NEPHEW IN THE WILD by Advance Base

Nephew in the Wild

Genre: Lo-Fi Indie, Indietronica

Favorite Tracks: “Might of the Moose”, “Summon Satan”

There is nothing more frustrating than a band member who breaks away to form a solo project that sounds exactly the same. Why the exercise in vanity? Why risk alienating the old fan base? Why not dip your toes out of your comfort zone and welcome new creative avenues and collaborations? Although Owen Ashworth always favored solo projects, these questions still plague his new LP NEPHEW IN THE WILD, his second release under the Advance Base moniker after inexplicably switching away from the Casiotone for the Painfully Alone identification that brought him fame. While Casiotone for the Painfully Alone was frank, understated, and often devastating, NEPHEW IN THE WILD is a fundamentally boring album that offers up lukewarm rehashes of the melancholic tales of middle-class America that used to tug on our heartstrings so.


Ashworth sticks to the same formula that his fans have come to know and love, but this time around the merry-go-round there’s something distinct missing. This likely revolves around the fact that the overall aesthetics of the music seem stuck in a twilight zone of lo-fi bedroom indie and polished studio production. While the title of his previous project alone makes it clear that Ashworth has never been for the glitz and glam of modern production, the cheesy synths and tinny percussion that he’s historically used to his benefit have an incongruous sheen to them here that contributes to a sort of auditory uncanny valley. There’s none of the faded, washed out elements that constructed the sympathetic and endearing aural landscape of a sad, middle-aged man sighing heavily into his beard as he plucks hopefully at a plastic keyboard.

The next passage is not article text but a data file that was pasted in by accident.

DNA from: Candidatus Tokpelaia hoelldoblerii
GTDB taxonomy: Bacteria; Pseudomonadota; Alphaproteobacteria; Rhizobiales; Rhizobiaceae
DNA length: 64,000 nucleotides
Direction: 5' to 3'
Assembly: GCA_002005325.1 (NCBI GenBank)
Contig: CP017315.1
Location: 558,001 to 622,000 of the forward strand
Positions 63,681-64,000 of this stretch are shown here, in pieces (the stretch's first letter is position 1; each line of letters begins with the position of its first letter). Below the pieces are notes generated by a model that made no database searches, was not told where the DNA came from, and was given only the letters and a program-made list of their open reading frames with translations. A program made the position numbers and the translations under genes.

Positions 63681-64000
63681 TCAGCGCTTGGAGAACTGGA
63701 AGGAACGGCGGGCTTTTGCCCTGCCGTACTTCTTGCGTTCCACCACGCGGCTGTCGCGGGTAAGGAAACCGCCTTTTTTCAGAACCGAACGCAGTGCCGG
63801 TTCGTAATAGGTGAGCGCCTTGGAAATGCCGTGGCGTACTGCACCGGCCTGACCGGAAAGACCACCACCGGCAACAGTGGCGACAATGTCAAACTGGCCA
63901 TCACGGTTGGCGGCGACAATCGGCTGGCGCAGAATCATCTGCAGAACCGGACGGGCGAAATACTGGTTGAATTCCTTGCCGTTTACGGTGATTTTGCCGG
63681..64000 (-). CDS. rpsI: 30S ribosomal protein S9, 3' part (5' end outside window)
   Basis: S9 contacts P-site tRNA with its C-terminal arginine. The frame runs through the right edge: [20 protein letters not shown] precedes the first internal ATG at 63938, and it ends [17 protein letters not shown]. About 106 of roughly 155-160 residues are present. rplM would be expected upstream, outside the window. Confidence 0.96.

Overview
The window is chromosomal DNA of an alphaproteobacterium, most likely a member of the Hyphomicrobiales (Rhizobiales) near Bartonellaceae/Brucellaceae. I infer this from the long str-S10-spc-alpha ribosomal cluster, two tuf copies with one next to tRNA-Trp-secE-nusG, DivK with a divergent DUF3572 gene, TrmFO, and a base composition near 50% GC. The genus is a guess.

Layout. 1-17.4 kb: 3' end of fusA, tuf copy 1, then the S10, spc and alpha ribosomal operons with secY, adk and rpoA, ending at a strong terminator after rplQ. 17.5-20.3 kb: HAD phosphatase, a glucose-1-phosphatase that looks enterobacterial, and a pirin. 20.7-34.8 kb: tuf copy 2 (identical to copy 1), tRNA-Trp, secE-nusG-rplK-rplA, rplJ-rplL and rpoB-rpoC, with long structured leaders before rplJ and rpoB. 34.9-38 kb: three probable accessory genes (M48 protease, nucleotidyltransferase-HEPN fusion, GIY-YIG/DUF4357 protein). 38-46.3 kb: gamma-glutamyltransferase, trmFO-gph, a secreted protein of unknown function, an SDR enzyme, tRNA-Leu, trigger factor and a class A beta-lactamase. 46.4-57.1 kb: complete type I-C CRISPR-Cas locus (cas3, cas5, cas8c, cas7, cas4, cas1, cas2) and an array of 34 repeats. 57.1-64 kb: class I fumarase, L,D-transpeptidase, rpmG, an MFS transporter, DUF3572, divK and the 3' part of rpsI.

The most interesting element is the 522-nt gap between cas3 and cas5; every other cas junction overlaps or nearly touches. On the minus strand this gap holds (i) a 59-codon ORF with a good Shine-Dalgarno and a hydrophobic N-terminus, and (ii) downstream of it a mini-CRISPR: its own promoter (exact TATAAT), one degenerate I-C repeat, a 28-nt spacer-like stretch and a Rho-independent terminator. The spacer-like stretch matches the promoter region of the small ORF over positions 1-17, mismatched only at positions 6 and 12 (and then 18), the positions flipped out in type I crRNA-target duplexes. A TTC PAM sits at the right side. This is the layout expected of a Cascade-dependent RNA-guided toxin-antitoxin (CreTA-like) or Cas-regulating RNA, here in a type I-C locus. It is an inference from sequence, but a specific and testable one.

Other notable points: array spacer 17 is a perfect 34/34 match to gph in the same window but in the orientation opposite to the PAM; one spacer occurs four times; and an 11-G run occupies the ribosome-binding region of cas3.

If you’ve heard any of Ashworth’s artistic output, you’ve heard the songs here. “Trisha Please Come Home” has a melancholy synth coupled with a simplistic, pre-programmed keypad backbone. “Pamela” has an arpeggiated synth that repeats infinitely while a 50s dancehall drum beat is rendered through synthetic means. “My Love for You is Like a Puppy Underfoot” features the female vocals audiences will have heard employed on previous CFTPA albums, with a horrendous title to boot. Surprise, surprise. Even when Ashworth steps out of his comfort zone on songs with comparatively sparse arrangements, such as “Christmas in Dearborn”, he botches the operation by challenging himself to sing instead of relegating himself to the gruffly tender mumble we’ve become accustomed to. Not everything is a total loss; when Ashworth isn’t afraid to pick up the pace from his usual lo-fi funeral dirge memorable results ensue, and “Might of the Moose” and album highlight “Summon Satan” are no exception.


In addition, “The Only Other Girl from Back Home” utilizes the tactic of re-envisioning traditional folk melodies (previously employed by Ashworth on CFTPA’s VS. CHILDREN), contributing to an instant atmosphere of charm. Lyrically, Ashworth is just as milquetoast as ever, and the audience’s preference for his homespun tales of slackerdom and inconsequential daily tasks will remain largely subjective. However, Ashworth adds two songs directly referencing the supernatural and the occult (“Pamela”, “Summon Satan”), so perhaps the hikkokomori characters he’s crafted over the years have taken a dark turn in his mind.


Wrapped up with two entirely forgettable songs that overstay their welcome by at least three minutes (“Nephew in the Wild”, “Kitty Winn”), the listener is left with a sour taste in their mouth. When Ashworth is at his best, he captures alienation and the stoic sadness of mediocre existence to a sublime degree. When he’s at his worst, as he is on NEPHEW IN THE WILD, he bores to tears.

Verdict: Do Not Recommend

Crossfader is the brainchild of Thomas Seraydarian, and he acts as Editor-in-Chief.

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